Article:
classics.mit.edu /Plutarch/pompey.html   (6941 words)

  
 Mid Term Papers: Term Papers on POMPEY THE GREAT
Pompey was a Roman general and political leader.
Pompey was born September 30, 106 B.C. His first important military experiences were in the Social war during which his father Pompeius Strabo, taught Pompey his military skills.
Pompey distinguished himself in the civil war between Lucies Sulla and Gaius Marius.
www.midtermpapers.com /10205.htm   (541 words)

  
 POMPEY. The Columbia Encyclopedia: Sixth Edition. 2000   (Site not responding. Last check: )
Sometimes called Pompey the Great, he was the son of Cnaeus Pompeius Strabo (consul in 89
The senate, jealous and ungrateful, had been influenced by the Metellus faction of senatorial extremists, who eventually drove Pompey into alliance with their deadly enemy, Caesar.
B.C., Pompey received the sole consulship as the leader of the senatorial party.
www.bartleby.com /aol/65/po/Pompey.html   (344 words)

  
 Columbia Encyclopedia- Pompey - AOL Research & Learn
Sometimes called Pompey the Great, he was the son of Cnaeus Pompeius Strabo (consul in 89 B.C.), a commander of equivocal reputation.
Pompey's main career as a general began in 67 B.C., when he was commissioned by the law proposed by Aulus Gabinius to destroy the pirates infesting the Mediterranean.
The relations of Pompey and Caesar, however strained, were always amicable while Pompey's wife Julia, Caesar's daughter, was alive, but after her death (54 B.C.) Pompey became Caesar's jealous enemy.
reference.aol.com /columbia/_a/pompey/20051207014709990011   (431 words)

  
 Pompey the Great: Almost anyone who has grown up in Western society can tell you something about Julius Caesar, ...   (Site not responding. Last check: )
Pompey's greatest claim to fame was the final victory over the frightening and embarrassing slave revolt led by Spartacus (73-71 BC) -- and it really was just a claim: the actual victor was one of Pompey's political rivals, the super-rich Marcus Licinius Crassus.
Pompey mobilized the home legions, which were loyal to him, but, not being strong enough to fight Caesar in Italy, he retreated with them across the Adriatic to Greece and there began to prepare for a defense against Caesar's inevitable attack.
Pompey had the advantages of a larger army and of holding the defensive position, but at the crucial moment defections from Pompey's army turned into a torrent.
www.mmdtkw.org /VPompeyMagnus.html   (788 words)

  
 StrategyPage.com - Military Book Reviews
[21] From Spain, Pompey would be able to threaten Caesar's recent conquests in Gaul, and possibly fall upon Italy from the Alps, for he had strong allies in the romanized southern portions of Gaul, where the city of Massilia had declared for him against Caesar.
From Africa, Pompey would not only be able to pose a direct threat to Italy by sea, but also would be able to shift forces easily in any direction to counter any possible move by Caesar or for his own purposes.
From Spain, Pompey would be less able to threaten Italy directly, and unable to intervene quickly in Greece or even Africa, but would be in an excellent position to threaten Gaul, and thence advance overland into Italy.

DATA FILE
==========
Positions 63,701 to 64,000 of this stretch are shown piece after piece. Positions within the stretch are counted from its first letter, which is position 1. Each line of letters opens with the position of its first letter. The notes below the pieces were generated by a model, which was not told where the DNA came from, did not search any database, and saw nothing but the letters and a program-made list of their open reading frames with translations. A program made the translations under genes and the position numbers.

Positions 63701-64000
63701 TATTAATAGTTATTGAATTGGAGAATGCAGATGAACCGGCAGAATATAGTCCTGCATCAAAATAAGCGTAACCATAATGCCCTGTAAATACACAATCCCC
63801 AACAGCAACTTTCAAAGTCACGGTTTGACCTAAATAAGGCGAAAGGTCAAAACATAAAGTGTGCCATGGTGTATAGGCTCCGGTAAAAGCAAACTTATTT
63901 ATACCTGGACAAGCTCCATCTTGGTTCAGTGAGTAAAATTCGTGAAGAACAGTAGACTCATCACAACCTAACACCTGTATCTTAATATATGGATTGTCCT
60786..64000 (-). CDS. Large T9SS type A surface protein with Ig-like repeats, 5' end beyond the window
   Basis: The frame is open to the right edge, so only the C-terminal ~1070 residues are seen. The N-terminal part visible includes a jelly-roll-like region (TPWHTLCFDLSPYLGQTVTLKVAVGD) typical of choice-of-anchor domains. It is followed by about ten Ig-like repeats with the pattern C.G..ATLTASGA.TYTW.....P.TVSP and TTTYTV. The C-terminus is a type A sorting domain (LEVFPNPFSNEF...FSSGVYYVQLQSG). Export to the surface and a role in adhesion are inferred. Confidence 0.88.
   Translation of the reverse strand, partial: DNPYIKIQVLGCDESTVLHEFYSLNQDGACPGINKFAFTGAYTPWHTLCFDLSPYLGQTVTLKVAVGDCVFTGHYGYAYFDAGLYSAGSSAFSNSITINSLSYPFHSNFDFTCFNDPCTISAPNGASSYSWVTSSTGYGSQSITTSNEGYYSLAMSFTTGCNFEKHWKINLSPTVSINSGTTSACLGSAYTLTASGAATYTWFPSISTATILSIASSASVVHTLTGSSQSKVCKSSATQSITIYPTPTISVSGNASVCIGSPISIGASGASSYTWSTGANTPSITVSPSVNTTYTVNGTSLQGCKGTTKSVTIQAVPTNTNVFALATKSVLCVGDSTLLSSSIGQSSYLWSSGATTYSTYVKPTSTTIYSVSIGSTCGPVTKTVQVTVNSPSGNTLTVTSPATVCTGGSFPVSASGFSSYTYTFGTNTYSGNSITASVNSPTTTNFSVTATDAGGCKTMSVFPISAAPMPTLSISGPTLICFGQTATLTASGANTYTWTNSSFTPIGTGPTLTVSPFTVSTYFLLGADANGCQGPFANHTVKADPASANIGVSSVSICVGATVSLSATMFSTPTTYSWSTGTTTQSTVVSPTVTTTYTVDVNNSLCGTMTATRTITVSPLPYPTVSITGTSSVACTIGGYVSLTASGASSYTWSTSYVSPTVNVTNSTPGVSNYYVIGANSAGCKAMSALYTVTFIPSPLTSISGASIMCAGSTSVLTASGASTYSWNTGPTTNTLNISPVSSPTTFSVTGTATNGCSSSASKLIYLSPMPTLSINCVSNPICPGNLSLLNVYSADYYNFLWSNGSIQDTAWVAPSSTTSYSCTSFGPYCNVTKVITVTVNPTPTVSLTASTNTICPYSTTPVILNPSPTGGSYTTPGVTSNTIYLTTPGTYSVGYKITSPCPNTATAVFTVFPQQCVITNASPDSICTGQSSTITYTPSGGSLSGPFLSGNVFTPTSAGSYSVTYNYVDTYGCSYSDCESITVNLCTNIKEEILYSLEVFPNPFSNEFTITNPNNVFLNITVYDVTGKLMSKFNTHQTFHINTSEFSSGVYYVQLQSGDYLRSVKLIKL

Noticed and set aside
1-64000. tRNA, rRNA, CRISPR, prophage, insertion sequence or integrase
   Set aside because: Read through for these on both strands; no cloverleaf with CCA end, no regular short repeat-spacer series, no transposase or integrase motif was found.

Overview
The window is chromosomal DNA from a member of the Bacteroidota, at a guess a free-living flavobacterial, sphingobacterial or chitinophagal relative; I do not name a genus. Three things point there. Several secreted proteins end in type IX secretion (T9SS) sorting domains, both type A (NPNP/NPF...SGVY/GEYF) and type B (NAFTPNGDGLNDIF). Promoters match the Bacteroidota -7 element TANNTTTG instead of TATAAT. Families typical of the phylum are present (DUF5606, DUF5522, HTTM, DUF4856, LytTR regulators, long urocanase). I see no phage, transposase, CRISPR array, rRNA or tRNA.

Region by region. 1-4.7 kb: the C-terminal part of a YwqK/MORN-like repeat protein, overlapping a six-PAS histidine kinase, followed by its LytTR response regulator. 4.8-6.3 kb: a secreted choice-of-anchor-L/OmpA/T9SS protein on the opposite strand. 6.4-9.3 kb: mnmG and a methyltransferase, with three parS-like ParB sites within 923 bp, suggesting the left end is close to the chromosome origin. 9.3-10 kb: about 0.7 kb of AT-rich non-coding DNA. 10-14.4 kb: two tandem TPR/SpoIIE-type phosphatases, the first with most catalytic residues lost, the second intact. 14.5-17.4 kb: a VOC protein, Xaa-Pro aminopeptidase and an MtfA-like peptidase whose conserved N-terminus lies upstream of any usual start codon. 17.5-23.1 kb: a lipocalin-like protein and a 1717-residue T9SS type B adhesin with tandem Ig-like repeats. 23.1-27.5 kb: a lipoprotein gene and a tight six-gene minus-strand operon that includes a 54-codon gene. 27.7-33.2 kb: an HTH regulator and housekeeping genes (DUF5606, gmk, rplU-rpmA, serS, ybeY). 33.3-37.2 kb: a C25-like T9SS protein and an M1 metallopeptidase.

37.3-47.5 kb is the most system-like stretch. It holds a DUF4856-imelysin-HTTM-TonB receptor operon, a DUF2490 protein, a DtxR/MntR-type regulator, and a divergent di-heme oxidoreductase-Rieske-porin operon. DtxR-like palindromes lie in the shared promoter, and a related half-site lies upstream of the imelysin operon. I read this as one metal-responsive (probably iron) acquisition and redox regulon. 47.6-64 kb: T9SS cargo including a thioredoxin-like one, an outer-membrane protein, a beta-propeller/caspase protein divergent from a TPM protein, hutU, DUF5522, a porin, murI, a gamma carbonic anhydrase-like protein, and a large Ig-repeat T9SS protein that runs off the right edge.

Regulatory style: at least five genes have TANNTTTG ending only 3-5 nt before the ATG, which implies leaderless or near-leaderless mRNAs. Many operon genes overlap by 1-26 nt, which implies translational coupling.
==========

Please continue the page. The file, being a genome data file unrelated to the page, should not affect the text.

www.strategypage.com /articles/?target=POMPEY.htm   (3881 words)

  
 Book review. Pompey the Great.
Pompey generally found popularity amongst the masses at Rome who enjoyed his entertainments, the great spectacle of his triumphs (the only man of the time to have triumphed in Asia, Africa and Europe) and the facilities offered by the theatre he had constructed in the city (the first permanent example of such a structure).
Throughout the account of Pompey's life, Southern stresses the importance of his actions for the future course of the Empire and this is continued in the final chapter where she considers his legacy and discusses the situation that might have arisen had he been victorious over Caesar.
Certainly Pompey and Caesar differed greatly in other ways, but it is Southern's conviction that it was the combination of these differences, working both in unison and opposition, that allowed Octavian to become Augustus and for the Empire to develop as it did.
www.assemblage.group.shef.ac.uk /issue8/graham.html   (1606 words)

  
 Pompey-Jerusalem through Coins
Marcus Scaurus, General under Pompey, was sent by Pompey to Judaea and intervened in the siege of Jerusalem after receiving a large payment from Aristobulus II, he forced Hyrcanus and Aretas to withdraw.
Pompey was born in Rome into a senatorial family, and established an impressive military record.
In 55 BCE Crassus was slain in Syria.
home1.gte.net /~vze3xycv/Jerusalem/confPompey.htm   (547 words)

  
 The Baldwin Project: Famous Men of Rome by John H. Haaren & A. B. Poland
Pompey was much pleased to be placed in command of a great army, and he proudly started off with his soldiers for the eastern lands.
By giving the people a great deal of amusement of this kind on a grand scale, Pompey became the great popular favorite in Rome, and while the people were entertained at his theatre he managed the government to suit himself.
Pompey had now a very strong hold on the affections of the people, so he cared little for the efforts made by a very ambitious Roman named Julius Cæsar to win public favor.
www.mainlesson.com /display.php?author=haaren&book=rome&story=pompey   (1620 words)

  
 The Baldwin Project: Our Young Folks' Plutarch by Rosalie Kaufman